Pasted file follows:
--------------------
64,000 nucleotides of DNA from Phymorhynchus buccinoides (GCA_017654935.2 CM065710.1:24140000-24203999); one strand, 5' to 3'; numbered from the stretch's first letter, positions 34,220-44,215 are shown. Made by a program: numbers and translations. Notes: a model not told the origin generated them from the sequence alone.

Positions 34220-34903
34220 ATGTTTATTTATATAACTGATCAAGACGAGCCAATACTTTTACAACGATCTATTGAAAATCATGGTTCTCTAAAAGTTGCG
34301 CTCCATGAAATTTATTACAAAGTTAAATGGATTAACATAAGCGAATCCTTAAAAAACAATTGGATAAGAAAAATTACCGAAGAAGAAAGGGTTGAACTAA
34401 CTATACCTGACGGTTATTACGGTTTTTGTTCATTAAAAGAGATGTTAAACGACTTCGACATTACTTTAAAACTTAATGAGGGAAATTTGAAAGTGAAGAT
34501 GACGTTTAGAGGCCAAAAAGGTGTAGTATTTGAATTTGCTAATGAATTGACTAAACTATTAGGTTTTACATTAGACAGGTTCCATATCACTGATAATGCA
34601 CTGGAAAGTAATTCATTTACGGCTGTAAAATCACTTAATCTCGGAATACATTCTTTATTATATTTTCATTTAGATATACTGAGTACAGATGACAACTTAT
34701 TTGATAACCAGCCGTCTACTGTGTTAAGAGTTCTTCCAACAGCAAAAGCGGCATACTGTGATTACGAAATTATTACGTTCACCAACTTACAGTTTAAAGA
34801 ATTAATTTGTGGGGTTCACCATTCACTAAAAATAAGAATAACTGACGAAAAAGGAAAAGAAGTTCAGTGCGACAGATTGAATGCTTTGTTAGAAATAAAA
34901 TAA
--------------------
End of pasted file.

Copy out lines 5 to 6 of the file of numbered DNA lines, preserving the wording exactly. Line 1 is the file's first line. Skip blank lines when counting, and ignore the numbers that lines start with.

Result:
34401 CTATACCTGACGGTTATTACGGTTTTTGTTCATTAAAAGAGATGTTAAACGACTTCGACATTACTTTAAAACTTAATGAGGGAAATTTGAAAGTGAAGAT
34501 GACGTTTAGAGGCCAAAAAGGTGTAGTATTTGAATTTGCTAATGAATTGACTAAACTATTAGGTTTTACATTAGACAGGTTCCATATCACTGATAATGCA